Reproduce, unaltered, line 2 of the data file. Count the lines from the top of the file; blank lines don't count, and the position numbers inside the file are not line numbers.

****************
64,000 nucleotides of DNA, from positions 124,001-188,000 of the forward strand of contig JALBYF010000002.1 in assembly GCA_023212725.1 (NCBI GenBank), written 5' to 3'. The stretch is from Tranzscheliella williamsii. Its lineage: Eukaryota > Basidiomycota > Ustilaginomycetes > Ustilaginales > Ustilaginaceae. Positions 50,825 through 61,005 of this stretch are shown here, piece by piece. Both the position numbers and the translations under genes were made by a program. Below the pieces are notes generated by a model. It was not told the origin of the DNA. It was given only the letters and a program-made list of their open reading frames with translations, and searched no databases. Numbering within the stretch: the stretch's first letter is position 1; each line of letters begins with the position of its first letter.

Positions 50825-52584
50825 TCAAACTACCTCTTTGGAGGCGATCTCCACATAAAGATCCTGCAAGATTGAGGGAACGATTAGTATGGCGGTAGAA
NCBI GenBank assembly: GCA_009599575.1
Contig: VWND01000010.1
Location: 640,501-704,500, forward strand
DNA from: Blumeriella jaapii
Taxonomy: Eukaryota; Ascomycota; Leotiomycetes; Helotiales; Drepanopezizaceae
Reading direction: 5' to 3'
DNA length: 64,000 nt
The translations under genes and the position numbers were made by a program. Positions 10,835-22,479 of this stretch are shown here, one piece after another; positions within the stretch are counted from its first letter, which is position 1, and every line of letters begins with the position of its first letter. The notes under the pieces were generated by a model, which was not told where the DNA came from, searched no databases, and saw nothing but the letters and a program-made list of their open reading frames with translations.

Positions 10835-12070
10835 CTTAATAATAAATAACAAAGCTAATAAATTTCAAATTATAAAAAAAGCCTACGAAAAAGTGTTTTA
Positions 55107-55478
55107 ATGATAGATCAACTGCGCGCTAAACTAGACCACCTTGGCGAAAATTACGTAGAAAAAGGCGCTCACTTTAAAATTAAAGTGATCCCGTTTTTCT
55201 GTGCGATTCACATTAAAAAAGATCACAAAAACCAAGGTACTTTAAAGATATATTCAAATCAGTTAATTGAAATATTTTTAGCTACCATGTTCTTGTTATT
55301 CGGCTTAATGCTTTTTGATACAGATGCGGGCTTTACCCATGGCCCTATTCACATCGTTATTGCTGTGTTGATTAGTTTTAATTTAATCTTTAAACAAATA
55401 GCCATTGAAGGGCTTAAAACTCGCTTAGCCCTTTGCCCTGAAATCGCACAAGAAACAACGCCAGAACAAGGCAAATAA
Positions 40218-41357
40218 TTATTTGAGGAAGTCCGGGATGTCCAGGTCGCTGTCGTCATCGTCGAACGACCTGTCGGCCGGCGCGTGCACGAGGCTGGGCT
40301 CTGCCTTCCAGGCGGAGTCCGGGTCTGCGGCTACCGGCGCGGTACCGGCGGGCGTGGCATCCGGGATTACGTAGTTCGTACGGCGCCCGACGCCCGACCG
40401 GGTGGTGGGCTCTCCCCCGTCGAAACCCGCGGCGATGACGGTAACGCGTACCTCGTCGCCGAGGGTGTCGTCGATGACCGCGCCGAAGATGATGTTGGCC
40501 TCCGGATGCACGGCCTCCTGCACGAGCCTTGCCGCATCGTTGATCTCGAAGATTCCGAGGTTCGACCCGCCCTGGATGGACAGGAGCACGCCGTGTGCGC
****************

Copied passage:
Positions 50825-52584